There Are Different Types of Treatment for Patients With AIDS-Related Lymphoma.
Different types of treatment are available for patients with AIDS-related lymphoma. Some treatments are standard (the currently used treatment), and some are being tested in clinical trials. A treatment clinical trial is a research study meant to help improve current treatments or obtain information on new treatments for patients with cancer. When clinical trials show that a new treatment is better than the standard treatment, the new treatment may become the standard treatment. Patients may want to think about taking part in a clinical trial. Some clinical trials are open only to patients who have not started treatment.
Treatment of AIDS-Related lymphoma combines treatment of the lymphoma with treatment for AIDS.
Patients with AIDS have weakened immune systems and treatment can cause the immune system to become even weaker. For this reason, treating patients who have AIDS-related lymphoma is difficult and some patients may be treated with lower doses of drugs than lymphoma patients who do not have AIDS.
Combined antiretroviral therapy (cART) is used to lessen the damage to the immune system caused by HIV. Treatment with combined antiretroviral therapy may allow some patients with AIDS-related lymphoma to safely receive anticancer drugs in standard or higher doses. In these patients, treatment may work as well as it does in lymphoma patients who do not have AIDS. Medicine to prevent and treat infections, which can be serious, is also used.
For more information about AIDS and its treatment, please see the AIDSinfo website.
Four types of standard treatment are used:
Chemotherapy is a cancer treatment that uses drugs to stop the growth of cancer cells, either by killing the cells or by stopping them from dividing. When chemotherapy is taken by mouth or injected into a vein or muscle, the drugs enter the bloodstream and can reach cancer cells throughout the body (systemic chemotherapy). When chemotherapy is placed directly into the cerebrospinal fluid (intrathecal chemotherapy), an organ, or a body cavity such as the abdomen, the drugs mainly affect cancer cells in those areas (regional chemotherapy). Combination chemotherapy is treatment using more than one anticancer drug.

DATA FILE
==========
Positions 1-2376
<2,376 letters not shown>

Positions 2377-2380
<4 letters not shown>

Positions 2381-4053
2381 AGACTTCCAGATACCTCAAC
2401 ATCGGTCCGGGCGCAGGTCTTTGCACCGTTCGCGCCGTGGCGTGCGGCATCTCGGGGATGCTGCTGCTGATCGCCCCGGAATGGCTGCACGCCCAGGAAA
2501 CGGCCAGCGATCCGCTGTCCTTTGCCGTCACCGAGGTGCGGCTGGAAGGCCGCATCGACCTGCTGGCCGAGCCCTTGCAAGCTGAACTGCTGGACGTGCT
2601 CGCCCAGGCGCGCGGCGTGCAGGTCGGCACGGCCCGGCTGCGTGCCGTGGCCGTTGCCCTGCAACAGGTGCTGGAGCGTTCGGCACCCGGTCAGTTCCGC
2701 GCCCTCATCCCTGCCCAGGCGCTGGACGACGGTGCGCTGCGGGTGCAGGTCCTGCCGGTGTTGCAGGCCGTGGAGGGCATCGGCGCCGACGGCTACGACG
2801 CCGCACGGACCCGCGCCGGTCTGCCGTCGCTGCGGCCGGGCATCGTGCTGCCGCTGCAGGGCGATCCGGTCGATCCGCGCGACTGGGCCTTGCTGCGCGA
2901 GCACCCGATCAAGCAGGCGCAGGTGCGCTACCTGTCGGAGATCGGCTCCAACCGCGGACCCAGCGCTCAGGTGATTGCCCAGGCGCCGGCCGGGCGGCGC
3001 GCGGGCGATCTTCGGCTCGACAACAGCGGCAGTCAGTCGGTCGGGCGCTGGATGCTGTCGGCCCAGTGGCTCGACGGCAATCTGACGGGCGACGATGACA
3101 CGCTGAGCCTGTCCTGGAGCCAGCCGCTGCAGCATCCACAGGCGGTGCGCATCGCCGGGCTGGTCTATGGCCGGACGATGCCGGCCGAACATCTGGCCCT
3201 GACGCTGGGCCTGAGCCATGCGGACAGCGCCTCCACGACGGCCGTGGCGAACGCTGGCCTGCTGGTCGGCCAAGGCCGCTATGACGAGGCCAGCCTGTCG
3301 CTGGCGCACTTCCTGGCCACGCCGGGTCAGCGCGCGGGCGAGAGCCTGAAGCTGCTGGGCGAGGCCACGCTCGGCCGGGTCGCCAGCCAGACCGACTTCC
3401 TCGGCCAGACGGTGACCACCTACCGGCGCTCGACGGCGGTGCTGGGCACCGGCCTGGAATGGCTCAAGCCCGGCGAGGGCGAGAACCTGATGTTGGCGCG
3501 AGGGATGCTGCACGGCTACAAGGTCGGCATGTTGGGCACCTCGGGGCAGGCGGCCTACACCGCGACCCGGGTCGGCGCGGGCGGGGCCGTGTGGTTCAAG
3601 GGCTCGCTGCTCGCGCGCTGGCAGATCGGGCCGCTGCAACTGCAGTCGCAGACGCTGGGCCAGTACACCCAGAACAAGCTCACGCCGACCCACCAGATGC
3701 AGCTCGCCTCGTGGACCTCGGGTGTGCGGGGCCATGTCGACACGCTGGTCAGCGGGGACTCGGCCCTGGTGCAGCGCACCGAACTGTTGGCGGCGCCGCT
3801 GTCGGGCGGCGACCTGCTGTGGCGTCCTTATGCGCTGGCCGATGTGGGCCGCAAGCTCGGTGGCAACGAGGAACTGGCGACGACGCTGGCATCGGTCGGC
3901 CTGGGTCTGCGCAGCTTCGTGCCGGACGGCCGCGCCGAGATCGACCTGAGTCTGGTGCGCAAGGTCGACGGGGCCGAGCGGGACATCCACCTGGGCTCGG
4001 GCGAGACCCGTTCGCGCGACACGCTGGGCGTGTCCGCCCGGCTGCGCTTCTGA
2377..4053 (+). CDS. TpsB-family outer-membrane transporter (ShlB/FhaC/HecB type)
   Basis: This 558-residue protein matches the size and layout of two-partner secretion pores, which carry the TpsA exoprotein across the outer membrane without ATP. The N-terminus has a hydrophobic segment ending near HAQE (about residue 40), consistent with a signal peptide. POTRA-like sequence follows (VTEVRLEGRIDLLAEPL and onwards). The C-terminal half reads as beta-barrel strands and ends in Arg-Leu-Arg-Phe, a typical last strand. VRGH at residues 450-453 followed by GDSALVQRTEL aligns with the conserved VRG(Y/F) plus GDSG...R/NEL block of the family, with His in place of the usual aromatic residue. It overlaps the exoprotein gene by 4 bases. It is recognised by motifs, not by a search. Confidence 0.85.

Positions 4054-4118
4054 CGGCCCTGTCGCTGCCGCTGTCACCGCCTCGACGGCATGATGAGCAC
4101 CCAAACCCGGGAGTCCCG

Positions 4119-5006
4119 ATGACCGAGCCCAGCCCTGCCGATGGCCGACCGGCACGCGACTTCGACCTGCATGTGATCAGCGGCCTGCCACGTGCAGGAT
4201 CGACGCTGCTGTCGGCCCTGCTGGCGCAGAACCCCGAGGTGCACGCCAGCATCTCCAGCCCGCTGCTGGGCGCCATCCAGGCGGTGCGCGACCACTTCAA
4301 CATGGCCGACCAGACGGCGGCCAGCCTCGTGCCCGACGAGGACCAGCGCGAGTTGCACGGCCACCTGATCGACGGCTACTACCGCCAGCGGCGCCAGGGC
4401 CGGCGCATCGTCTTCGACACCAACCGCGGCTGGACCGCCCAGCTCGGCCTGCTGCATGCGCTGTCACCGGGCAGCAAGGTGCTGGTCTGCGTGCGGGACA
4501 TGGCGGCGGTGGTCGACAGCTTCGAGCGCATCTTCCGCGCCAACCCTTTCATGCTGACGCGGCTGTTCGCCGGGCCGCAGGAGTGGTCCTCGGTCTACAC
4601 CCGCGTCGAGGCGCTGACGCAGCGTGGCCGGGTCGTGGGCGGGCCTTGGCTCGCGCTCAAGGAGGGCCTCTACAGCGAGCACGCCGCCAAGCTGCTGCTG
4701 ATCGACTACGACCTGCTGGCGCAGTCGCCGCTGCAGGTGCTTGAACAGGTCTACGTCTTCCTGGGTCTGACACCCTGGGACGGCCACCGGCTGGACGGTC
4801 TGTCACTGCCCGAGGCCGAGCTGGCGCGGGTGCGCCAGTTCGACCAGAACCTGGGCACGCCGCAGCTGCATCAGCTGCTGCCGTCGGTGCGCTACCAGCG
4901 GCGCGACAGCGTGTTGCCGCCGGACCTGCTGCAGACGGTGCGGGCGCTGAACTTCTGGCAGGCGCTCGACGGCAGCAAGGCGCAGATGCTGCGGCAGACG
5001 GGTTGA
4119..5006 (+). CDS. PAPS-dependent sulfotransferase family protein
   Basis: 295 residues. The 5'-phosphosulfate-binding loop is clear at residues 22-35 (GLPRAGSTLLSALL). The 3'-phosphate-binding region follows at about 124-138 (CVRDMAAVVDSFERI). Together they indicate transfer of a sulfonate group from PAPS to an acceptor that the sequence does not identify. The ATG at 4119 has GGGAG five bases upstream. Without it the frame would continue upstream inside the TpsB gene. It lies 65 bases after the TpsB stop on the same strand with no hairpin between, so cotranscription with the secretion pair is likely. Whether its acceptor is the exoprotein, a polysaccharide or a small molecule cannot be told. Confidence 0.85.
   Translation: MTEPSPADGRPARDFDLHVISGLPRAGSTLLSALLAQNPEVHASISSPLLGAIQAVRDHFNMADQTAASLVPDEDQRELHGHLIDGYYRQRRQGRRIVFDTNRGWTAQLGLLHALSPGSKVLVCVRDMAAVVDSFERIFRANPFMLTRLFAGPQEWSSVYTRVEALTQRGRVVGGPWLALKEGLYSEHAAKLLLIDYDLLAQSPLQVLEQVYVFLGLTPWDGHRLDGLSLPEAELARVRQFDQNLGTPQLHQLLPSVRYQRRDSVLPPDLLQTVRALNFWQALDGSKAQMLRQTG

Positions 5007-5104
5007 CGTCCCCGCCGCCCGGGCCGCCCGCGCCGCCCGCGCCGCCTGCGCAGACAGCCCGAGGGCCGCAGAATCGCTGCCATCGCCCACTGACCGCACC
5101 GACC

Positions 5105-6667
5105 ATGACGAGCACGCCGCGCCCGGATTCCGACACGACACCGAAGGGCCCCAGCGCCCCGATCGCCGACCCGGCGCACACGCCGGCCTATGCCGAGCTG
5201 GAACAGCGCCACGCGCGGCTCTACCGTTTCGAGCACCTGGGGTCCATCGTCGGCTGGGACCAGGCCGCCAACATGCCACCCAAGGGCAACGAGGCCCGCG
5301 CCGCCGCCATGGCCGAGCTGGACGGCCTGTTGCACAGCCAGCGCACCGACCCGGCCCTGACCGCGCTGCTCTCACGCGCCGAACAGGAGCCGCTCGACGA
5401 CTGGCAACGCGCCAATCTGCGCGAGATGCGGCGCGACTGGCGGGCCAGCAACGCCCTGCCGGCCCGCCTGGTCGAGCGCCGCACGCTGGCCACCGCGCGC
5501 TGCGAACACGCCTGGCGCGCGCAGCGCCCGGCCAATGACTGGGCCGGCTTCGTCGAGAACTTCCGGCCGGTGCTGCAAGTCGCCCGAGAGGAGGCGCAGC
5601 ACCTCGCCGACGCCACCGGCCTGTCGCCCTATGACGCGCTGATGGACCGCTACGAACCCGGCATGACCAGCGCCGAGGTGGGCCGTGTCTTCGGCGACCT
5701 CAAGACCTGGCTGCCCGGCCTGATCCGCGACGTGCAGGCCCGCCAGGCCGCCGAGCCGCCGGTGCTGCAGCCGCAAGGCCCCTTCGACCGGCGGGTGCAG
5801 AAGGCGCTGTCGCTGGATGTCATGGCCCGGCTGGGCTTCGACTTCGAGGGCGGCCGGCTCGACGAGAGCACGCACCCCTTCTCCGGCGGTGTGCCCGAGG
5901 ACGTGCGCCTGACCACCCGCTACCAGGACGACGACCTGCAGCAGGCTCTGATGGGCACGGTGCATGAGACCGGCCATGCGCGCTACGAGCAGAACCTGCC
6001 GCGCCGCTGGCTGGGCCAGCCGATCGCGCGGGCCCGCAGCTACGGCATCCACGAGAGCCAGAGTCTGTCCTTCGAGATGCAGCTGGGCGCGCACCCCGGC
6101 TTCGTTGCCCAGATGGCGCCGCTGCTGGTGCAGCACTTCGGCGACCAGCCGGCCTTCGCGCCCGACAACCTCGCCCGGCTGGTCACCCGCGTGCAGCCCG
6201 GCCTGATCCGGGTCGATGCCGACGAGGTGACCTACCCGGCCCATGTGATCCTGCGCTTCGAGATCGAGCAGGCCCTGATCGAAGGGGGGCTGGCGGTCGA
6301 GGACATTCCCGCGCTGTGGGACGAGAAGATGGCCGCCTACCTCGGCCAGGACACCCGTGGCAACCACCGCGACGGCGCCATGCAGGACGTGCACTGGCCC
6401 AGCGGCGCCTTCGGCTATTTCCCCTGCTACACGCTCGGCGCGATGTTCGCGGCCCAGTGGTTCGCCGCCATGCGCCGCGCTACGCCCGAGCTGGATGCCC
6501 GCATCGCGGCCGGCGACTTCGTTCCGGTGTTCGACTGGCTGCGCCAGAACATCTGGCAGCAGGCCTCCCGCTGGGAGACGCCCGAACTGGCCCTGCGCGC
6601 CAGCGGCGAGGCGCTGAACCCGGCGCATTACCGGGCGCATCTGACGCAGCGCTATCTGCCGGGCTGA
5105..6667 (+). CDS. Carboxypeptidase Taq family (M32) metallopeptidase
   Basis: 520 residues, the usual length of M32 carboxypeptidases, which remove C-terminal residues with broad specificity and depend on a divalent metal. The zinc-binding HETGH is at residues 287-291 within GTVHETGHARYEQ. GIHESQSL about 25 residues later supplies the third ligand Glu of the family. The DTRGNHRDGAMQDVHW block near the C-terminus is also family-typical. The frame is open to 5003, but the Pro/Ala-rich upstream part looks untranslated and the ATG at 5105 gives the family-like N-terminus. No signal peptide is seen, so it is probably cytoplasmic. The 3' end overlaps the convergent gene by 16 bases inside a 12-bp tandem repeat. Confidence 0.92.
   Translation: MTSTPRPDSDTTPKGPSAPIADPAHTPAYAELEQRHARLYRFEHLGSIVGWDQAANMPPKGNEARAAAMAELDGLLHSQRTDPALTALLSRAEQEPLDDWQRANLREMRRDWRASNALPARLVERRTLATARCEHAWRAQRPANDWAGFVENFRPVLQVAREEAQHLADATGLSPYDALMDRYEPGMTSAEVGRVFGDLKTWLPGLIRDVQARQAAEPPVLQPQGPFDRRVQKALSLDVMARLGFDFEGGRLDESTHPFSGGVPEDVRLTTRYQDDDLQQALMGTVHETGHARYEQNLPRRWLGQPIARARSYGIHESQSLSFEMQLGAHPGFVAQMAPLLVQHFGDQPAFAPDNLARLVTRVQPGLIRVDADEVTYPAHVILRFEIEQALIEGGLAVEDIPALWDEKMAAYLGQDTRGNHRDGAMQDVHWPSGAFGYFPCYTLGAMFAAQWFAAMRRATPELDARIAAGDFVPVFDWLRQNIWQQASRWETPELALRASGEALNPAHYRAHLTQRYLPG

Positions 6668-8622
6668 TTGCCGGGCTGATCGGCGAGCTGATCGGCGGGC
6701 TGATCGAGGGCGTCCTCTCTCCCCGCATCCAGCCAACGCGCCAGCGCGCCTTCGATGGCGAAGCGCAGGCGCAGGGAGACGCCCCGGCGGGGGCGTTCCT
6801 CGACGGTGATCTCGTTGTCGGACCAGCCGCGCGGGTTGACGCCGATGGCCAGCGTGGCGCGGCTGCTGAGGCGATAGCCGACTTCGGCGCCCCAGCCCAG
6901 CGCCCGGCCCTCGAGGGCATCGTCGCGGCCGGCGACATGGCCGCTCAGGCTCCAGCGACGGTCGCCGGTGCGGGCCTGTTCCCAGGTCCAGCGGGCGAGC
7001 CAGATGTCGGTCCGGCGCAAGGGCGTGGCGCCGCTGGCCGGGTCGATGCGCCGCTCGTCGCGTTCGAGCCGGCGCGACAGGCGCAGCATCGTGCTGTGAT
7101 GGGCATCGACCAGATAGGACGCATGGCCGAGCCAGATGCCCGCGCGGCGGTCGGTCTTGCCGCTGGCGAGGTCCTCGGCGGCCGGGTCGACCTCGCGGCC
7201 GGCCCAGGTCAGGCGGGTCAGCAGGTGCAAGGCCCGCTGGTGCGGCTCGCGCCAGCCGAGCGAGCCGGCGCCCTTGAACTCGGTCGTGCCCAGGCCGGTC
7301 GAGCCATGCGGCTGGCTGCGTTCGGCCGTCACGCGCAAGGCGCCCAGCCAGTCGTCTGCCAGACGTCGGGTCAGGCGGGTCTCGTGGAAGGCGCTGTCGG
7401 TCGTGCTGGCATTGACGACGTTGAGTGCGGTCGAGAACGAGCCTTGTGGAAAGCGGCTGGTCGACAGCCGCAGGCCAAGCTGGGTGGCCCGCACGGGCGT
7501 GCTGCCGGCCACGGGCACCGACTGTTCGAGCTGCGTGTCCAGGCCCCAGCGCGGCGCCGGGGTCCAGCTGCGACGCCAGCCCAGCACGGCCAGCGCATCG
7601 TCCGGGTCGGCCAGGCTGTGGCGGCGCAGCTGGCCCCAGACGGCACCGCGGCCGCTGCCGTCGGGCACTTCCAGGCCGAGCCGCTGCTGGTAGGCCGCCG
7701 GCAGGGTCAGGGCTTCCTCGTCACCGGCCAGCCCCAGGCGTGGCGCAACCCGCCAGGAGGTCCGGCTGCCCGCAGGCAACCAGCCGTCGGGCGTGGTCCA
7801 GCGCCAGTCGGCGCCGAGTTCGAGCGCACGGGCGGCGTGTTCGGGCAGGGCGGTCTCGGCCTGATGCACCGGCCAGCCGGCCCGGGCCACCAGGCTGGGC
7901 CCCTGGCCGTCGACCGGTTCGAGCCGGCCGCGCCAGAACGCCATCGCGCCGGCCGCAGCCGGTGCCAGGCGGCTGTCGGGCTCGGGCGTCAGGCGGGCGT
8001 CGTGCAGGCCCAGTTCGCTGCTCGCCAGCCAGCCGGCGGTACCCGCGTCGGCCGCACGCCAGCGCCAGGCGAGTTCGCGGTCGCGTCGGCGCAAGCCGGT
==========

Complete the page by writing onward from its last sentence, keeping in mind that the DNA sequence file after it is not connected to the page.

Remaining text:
The way the chemotherapy is given depends on where the cancer has formed. Intrathecal chemotherapy may be used in patients who are more likely to have lymphoma in the central nervous system (CNS).
Chemotherapy is used in the treatment of AIDS-related peripheral/systemic lymphoma. It is not yet known whether it is best to give combined antiretroviral therapy at the same time as chemotherapy or after chemotherapy ends.
Colony-stimulating factors are sometimes given together with chemotherapy. This helps lessen the side effects chemotherapy may have on the bone marrow.
Radiation therapy is a cancer treatment that uses high-energy x-rays or other types of radiation to kill cancer cells or keep them from growing. There are two types of radiation therapy:
- External radiation therapy uses a machine outside the body to send radiation toward the cancer.
- Internal radiation therapy uses a radioactive substance sealed in needles, seeds, wires, or catheters that are placed directly into or near the cancer.
The way the radiation therapy is given depends on where the cancer has formed. External radiation therapy is used to treat AIDS-related primary CNS lymphoma.
High-dose chemotherapy with stem cell transplant
High-dose chemotherapy with stem cell transplant is a way of giving high doses of chemotherapy and replacing blood -forming cells destroyed by the cancer treatment. Stem cells (immature blood cells) are removed from the blood or bone marrow of the patient or a donor and are frozen and stored. After the chemotherapy is completed, the stored stem cells are thawed and given back to the patient through an infusion. These reinfused stem cells grow into (and restore) the body's blood cells.
Targeted therapy is a type of treatment that uses drugs or other substances to identify and attack specific cancer cells without harming normal cells. Monoclonal antibody therapy is a type of targeted therapy.
Monoclonal antibody therapy is a cancer treatment that uses antibodies made in the laboratory from a single type of immune system cell. These antibodies can identify substances on cancer cells or normal substances that may help cancer cells grow. The antibodies attach to the substances and kill the cancer cells, block their growth, or keep them from spreading. Monoclonal antibodies are given by infusion. These may be used alone or to carry drugs, toxins, or radioactive material directly to cancer cells. Rituximab is used in the treatment of AIDS-related peripheral/systemic lymphoma.